Dilma Rousseff will be the first woman president of the history of Brazil. She won the run-off presidential election against Mr. José Serra, candidate of opposition and former minister of Fernando Henrique Cardoso. The press and financial analysts start to wonder what her administration will be like. Here are my first readings and thoughts.
Analysts expect little change in economic policies and that Lula will have an important influence in Dilma’s governement.
Ms. Rousseff’s stressed better quality of public spending, regulatory agencies’ independence, lower taxes, prudent management of oil wealth.
Do what I say, do what I did? Risks to watch
Truth is that Lula’s administration was marked by expansive government spending, political intervention in natural resource industries and corruption scandals. Why should it be different under Dilma, his former chief of staff?
As her predecessor, she will probably keep amplifying the role of state enterprises in industries such as oil, energy and telecommunications.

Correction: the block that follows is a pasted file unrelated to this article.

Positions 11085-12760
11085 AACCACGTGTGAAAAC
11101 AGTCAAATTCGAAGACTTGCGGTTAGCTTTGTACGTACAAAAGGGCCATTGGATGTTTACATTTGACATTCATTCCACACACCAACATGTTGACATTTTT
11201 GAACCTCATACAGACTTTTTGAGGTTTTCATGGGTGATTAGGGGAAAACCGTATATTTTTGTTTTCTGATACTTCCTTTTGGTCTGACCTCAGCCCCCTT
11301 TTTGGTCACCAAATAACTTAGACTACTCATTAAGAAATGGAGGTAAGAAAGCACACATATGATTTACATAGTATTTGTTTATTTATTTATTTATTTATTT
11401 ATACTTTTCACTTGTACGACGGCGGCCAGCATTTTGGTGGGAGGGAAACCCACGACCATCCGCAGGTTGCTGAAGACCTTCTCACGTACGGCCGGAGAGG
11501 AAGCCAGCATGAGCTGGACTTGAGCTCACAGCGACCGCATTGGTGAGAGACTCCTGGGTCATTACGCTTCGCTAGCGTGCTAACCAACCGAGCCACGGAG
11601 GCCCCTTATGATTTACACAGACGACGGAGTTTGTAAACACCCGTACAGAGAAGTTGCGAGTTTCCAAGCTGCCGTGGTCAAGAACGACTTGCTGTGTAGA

Want an example? Marco Vicenzino on the Financial Times today explains:” The historical and unprecedented $67bn flotation of Petrobras should be used as an instrument for growth and development. Brazil’s new president must avoid politicising the lucrative state-oil giant; above all, it must not be used as a tool to reward cronies at home. The risk of irreversible damage to Brazil’s evolving reputation as a reliable destination for foreign direct investment remains real.”
There are also plans to use state-owned telephone company Telebras to expand broadband Internet access, which could compete with private telecommunications companies.
Fiscal, labor and pension benefits reforms will not be a priority under PT.
Growth of state banks as a political source of influence driving down competitiveness of private banks.
An ambitious primary budget surplus target of 3.3 percent of gross domestic product has been announced but questions remain as if she will risk unpopular budget cuts.